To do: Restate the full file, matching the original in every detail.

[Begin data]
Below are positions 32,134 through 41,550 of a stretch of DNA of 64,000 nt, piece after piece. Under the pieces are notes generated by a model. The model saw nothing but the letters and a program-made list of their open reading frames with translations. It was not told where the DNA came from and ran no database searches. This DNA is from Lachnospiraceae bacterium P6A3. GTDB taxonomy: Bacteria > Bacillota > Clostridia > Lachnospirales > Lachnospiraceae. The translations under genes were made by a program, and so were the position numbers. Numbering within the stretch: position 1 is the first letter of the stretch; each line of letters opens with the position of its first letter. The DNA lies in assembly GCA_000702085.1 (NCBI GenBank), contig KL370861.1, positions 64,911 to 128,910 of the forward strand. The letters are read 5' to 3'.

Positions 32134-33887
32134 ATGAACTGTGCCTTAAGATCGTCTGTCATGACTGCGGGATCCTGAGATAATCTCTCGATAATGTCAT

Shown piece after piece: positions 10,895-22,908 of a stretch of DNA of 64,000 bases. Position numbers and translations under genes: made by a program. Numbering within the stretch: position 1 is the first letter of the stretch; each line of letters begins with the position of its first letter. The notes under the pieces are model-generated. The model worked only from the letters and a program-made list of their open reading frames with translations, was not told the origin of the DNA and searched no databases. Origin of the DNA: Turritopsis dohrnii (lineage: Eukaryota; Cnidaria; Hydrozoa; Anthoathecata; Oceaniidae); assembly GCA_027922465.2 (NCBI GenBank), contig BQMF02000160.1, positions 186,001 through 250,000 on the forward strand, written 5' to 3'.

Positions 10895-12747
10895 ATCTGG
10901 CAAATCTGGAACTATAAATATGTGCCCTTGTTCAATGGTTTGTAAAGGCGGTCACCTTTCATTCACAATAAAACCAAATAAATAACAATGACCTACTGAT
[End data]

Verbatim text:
Below are positions 32,134 through 41,550 of a stretch of DNA of 64,000 nt, piece after piece. Under the pieces are notes generated by a model. The model saw nothing but the letters and a program-made list of their open reading frames with translations. It was not told where the DNA came from and ran no database searches. This DNA is from Lachnospiraceae bacterium P6A3. GTDB taxonomy: Bacteria > Bacillota > Clostridia > Lachnospirales > Lachnospiraceae. The translations under genes were made by a program, and so were the position numbers. Numbering within the stretch: position 1 is the first letter of the stretch; each line of letters opens with the position of its first letter. The DNA lies in assembly GCA_000702085.1 (NCBI GenBank), contig KL370861.1, positions 64,911 to 128,910 of the forward strand. The letters are read 5' to 3'.

Positions 32134-33887
32134 ATGAACTGTGCCTTAAGATCGTCTGTCATGACTGCGGGATCCTGAGATAATCTCTCGATAATGTCAT

Shown piece after piece: positions 10,895-22,908 of a stretch of DNA of 64,000 bases. Position numbers and translations under genes: made by a program. Numbering within the stretch: position 1 is the first letter of the stretch; each line of letters begins with the position of its first letter. The notes under the pieces are model-generated. The model worked only from the letters and a program-made list of their open reading frames with translations, was not told the origin of the DNA and searched no databases. Origin of the DNA: Turritopsis dohrnii (lineage: Eukaryota; Cnidaria; Hydrozoa; Anthoathecata; Oceaniidae); assembly GCA_027922465.2 (NCBI GenBank), contig BQMF02000160.1, positions 186,001 through 250,000 on the forward strand, written 5' to 3'.

Positions 10895-12747
10895 ATCTGG
10901 CAAATCTGGAACTATAAATATGTGCCCTTGTTCAATGGTTTGTAAAGGCGGTCACCTTTCATTCACAATAAAACCAAATAAATAACAATGACCTACTGAT